II know what you are asking...
    We are having the issue in our unit with trying to administer medication doses that are mixed to less than 1cc to neonates and getting accurate dosing without further dilution...Our policy states not to use less than a 5cc syringe as well. But our physicians do not want us to use extra fluid to dilute and for accuracy of medication dosing, as our pharmacy pre-fills and mixes the syringes up in a 1cc syringe... Is it ok to put a 1 or 3 cc syringe on a pump to administer the medication and not worry about catheter rupture?
  4. 0
    Ok IVRUS....I have come to see your point in the pediatric and neonatal setting for the sake of accurate medication administration and only after the line has been verified. Yes... I do a lot of teaching but still see broken lines and catheter rupture from improper flushing and improper use of Tpa. I still believe that hospitals DO NOT give enough teaching/instruction to their nurses on proper care,use and maintenance of CVCs and all kinds of VADS..come to think about it. Many nurses I meet are not very proactive in learning about these concepts either...so we are including it now as mandatory teaching.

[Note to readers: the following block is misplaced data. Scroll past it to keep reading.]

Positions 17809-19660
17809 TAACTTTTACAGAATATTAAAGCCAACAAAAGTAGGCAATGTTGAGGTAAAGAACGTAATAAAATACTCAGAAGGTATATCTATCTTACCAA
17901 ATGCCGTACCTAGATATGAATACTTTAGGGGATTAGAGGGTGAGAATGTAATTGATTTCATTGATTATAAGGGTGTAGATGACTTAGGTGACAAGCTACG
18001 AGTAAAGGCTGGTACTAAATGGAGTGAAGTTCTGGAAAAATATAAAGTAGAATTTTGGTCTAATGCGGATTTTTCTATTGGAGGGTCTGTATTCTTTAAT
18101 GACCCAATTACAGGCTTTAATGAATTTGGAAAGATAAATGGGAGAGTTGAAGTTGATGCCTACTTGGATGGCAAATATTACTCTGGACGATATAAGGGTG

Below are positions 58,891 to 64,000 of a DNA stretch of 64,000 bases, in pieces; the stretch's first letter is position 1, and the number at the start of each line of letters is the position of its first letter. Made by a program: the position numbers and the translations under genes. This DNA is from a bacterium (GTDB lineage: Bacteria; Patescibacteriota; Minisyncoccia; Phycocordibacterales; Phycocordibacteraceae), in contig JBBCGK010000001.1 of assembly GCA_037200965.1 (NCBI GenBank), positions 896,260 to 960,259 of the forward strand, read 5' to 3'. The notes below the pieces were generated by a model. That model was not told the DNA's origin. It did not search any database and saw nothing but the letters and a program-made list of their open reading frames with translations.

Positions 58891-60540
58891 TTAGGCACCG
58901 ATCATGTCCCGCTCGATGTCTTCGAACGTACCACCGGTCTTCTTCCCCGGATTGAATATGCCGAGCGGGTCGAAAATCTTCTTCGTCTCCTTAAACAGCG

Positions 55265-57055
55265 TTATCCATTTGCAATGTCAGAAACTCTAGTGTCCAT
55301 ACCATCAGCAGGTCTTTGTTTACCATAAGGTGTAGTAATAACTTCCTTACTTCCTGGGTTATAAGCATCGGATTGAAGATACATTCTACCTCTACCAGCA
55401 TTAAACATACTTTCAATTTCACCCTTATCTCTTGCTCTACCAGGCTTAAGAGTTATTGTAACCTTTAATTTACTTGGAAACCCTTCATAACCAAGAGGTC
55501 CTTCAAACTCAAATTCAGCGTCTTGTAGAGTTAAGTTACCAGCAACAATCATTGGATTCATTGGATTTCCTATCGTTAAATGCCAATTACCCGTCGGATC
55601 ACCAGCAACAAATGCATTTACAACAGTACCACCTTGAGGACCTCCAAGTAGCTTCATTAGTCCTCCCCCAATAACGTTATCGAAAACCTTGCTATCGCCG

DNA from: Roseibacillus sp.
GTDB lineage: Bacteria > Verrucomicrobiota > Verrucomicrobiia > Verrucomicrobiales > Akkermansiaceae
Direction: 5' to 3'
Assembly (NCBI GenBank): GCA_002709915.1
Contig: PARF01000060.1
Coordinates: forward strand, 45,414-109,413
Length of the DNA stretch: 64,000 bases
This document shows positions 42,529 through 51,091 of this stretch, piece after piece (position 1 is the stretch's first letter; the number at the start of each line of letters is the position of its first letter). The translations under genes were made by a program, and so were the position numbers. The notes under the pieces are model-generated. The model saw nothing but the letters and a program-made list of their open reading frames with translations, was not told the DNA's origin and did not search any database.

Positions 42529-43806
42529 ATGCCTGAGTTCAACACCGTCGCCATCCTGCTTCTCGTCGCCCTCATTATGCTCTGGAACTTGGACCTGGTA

5. 0
    I think some of you have forgotten that it does not matter what volume the syringe is but what diameter bore the syringe is.

    Not all 10ml syringes are the same bore, although most are around the same diameter.

    I have 3ml and 5ml syringes that are the same 14.5mm diameter bore as our 10ml syringes...

    Pressure = Force Applied X Size of Area Being Forced Into



    Think about this, I have two hoses with 1 gallon of water in each. (Volumes the same). One is 10ft long and the other is 100ft long. You apply the same 10lbs of force on either hose and the 100ft long hose is going to squirt water out at a much higher PSI.
  6. 0
    Yes but with a syringe you are not really talking about significant difference between manufactures of say a 10 ml syringe in terms of bore size. I have seen too many broken PICC lines that I ultimately had to temporarily repair or replace b/c of poor nursing care and most of these occurred b/c of too much pressure applied. So a valid topic to explore and we are not talking about just the cost of a peripheral restart. Yes it is frustrating to place a PICC and have to replace it 2 days later. Teaching nurses how to properly use and care for all types of CVCs is just an ongoing process.